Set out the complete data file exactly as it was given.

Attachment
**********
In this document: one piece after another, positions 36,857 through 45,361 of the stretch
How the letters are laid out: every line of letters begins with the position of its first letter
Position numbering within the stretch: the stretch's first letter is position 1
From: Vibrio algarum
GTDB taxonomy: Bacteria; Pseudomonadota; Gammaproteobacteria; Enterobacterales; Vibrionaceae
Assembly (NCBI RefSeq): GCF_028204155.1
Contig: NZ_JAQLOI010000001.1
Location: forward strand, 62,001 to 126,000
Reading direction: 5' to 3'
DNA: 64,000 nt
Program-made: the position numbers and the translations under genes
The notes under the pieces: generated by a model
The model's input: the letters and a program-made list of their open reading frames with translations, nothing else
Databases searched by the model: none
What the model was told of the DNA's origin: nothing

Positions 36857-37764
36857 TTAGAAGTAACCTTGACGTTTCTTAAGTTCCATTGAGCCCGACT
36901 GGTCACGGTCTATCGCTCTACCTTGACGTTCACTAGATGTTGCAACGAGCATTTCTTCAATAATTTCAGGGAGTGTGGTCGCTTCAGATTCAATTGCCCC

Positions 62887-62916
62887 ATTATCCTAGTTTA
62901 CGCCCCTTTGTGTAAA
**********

In this document: one piece after another, positions 36,857 through 45,361 of the stretch
How the letters are laid out: every line of letters begins with the position of its first letter
Position numbering within the stretch: the stretch's first letter is position 1
From: Vibrio algarum
GTDB taxonomy: Bacteria; Pseudomonadota; Gammaproteobacteria; Enterobacterales; Vibrionaceae
Assembly (NCBI RefSeq): GCF_028204155.1
Contig: NZ_JAQLOI010000001.1
Location: forward strand, 62,001 to 126,000
Reading direction: 5' to 3'
DNA: 64,000 nt
Program-made: the position numbers and the translations under genes
The notes under the pieces: generated by a model
The model's input: the letters and a program-made list of their open reading frames with translations, nothing else
Databases searched by the model: none
What the model was told of the DNA's origin: nothing

Positions 36857-37764
36857 TTAGAAGTAACCTTGACGTTTCTTAAGTTCCATTGAGCCCGACT
36901 GGTCACGGTCTATCGCTCTACCTTGACGTTCACTAGATGTTGCAACGAGCATTTCTTCAATAATTTCAGGGAGTGTGGTCGCTTCAGATTCAATTGCCCC

Positions 62887-62916
62887 ATTATCCTAGTTTA
62901 CGCCCCTTTGTGTAAA